What counts as ‘innovation’ and how does the ‘new’ come to be, in an era when ‘innovation’ is assumed to be an unquestioned good? This research project with Lucy Suchman and Endre Dányi (Centre for Science Studies, Lancaster University) reconceptualised innovation through a comparison of three different sites of social, technological and political invention: an internationally recognised centre of technology in Silicon Valley, USA; small-scale high-tech industry on the remote Orkney Islands, Scotland; and the centre of democratic politics in Hungary.
My fieldsite was made through a two year ethnography of how the future is imagined and made in the archipelago of Orkney, Scotland. Here, the landscape is filled with 5000 years of technological invention, from the Ring of Brodgar stone circle to the marine renewable energy test site of the European Marine Energy Centre.
What kinds of connectivity infrastructure would reflect the kinds of futures that people in the Orkney Islands might aspire to?
This digital booklet, commissioned by Intel Labs, is a response to that question. It draws on my ethnographic research (Relocating Innovation) to consider how the future is imagined and made in everyday practice in the Orkney Islands, an archipelago off the north-east coast of Scotland. It is intended to open up ideas about what infrastructure is, and how it might be imagined and designed differently.
International network for Social Studies of Marine Energy (ISSMER) has been established to bring together interdisciplinary researchers interested in the socio-cultural, economic, geographic, philosophical, organisational, and political aspects of marine renewable energy.
We welcome new members from academia, industry, and policy. Please get in touch via the website if you would like more information.
‘Writing Imaginaries, Making Futures’ is a 3 day PhD workshop @ Malmö University, on November 7-9 2012.
This is a practice-based writing workshop to explore diverse methods for writing material-semiotic ‘fictions’ – fictions that are both grounded in empirical evidence from fieldwork as well as generative and creative. This will be a supportive place for participants to experiment with different writing techniques and technologies, from short story to poetry.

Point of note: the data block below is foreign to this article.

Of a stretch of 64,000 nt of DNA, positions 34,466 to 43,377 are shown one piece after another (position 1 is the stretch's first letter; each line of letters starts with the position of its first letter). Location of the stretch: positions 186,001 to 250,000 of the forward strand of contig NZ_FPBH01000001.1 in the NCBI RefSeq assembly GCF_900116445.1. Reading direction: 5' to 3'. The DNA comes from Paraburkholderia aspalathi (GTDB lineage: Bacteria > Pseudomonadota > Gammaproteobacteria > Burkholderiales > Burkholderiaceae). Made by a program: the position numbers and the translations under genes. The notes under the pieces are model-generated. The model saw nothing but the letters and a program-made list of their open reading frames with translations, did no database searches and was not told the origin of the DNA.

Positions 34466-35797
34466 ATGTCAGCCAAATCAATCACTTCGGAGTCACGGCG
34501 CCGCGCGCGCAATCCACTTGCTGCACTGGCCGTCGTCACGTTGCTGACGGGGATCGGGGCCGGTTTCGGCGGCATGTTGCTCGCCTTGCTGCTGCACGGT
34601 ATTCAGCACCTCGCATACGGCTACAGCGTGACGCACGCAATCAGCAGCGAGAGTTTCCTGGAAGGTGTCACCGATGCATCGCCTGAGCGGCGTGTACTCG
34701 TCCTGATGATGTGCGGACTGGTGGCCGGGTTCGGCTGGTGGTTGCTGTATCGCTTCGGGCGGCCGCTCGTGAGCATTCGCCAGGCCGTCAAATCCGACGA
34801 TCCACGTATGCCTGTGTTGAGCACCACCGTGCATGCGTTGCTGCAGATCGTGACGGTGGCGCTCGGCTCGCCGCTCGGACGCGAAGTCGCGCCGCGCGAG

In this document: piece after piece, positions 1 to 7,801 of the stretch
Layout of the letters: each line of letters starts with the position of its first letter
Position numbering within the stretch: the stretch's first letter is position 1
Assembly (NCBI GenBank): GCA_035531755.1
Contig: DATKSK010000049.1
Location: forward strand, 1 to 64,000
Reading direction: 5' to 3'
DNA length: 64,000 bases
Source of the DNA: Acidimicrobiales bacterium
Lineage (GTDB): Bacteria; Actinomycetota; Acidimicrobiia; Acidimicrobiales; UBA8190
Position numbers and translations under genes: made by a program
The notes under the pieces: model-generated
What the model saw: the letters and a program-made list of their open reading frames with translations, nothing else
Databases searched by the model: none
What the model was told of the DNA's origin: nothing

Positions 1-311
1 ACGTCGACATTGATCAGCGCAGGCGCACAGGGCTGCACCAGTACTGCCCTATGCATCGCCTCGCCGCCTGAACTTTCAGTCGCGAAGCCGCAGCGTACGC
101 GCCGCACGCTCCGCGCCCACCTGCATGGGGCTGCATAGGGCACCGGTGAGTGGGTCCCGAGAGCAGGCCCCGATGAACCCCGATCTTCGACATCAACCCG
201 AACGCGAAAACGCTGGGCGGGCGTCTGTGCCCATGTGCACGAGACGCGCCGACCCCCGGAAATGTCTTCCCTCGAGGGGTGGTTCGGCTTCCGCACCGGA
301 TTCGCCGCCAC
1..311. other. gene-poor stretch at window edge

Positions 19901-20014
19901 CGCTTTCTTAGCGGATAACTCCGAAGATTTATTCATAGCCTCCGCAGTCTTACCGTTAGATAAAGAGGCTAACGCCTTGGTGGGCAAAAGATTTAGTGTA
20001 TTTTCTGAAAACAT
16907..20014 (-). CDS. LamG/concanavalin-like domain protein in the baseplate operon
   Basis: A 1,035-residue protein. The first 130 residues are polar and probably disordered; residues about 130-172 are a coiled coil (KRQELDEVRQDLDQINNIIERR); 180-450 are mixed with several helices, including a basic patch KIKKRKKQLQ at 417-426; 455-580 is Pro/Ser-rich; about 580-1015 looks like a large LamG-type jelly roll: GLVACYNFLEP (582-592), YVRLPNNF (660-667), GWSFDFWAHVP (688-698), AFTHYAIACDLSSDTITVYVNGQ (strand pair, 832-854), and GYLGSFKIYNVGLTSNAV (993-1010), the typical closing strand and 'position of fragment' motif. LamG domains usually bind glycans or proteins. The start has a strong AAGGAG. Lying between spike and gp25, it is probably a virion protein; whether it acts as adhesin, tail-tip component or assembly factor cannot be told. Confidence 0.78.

It will also critically examine the potential effects of such writing interventions: writing is always a political practice that makes a difference in the world, and therefore participates in making particular futures (and not others).
Led by Laura Watts, the workshop is also supported by guest speakers (over Skype): Lucy Suchman, Anthropologist of Technoscience (Lancaster University), and Sarah Kember, science fiction novelist and Professor of New Communication Technologies (Goldsmiths, University of London).
To participate please send an email to Pelle Ehn, Professor of Interaction Design, Living Labs, School of Arts and Humanities
My PhD thesis (completed 2007) is now available to read online.
‘A Future Archaeology of the Mobile Telecoms Industry’ weaves together two ethnographic stories, one in London and the other in the Orkney Islands. It considers how futures are made in the made in the mobile telecoms industry, and how they might be made otherwise. Rather than simply critique the future of the mobile telecoms industry, the thesis develops two methods that enact two different interferences, and two very different futures. These two methods explore the effect of location and landscape on the making of the future, and the important role of writing-as-method within social studies of science and technology.
This was a performance keynote at 4S/EASST 2012 annual conference in Copenhagen. Lucy Suchman, Pelle Ehn, and myself were asked to consider the conference theme ‘Design and Displacement: Social Studies of Science and Technology’ and how that might be situated in Copenhagen and elsewhere. These messages were our response. We invite you to add messages to our mailboat, so that it might set sail on electronic seas…
(With thanks for inspiration to the Orkney Mailboats project)
The outcome of the ‘Making Futures, Challenging Innovation‘ workshop at PDC 2012 was a fanzine ‘Travel Guide to the Futures’. This is a oollaborative intervention into the practices that often count as ‘innovation’. It is a gazetteer, a guidebook, to the many places where the future is made differently. The fanzine is available to view online.
Online book. An anthology of writing from ‘Writing Imaginaries, Making Futures‘ PhD Workshop, Intergender Network, Blekinge Institute of Technology, 27-29 March 2012.
“What if the study and crafting of fiction and fact happened explicitly, instead of covertly, in the same room, and in all the rooms?” This is a question that Donna Haraway posed, following her concern with situated knowledge-making. This PhD course took this as an invitation to experiment with different forms of empirical writing practice.
The book is a collection of some of the writing created during the workshop by the students. All of the writing is an exploration of ongoing research and fieldwork.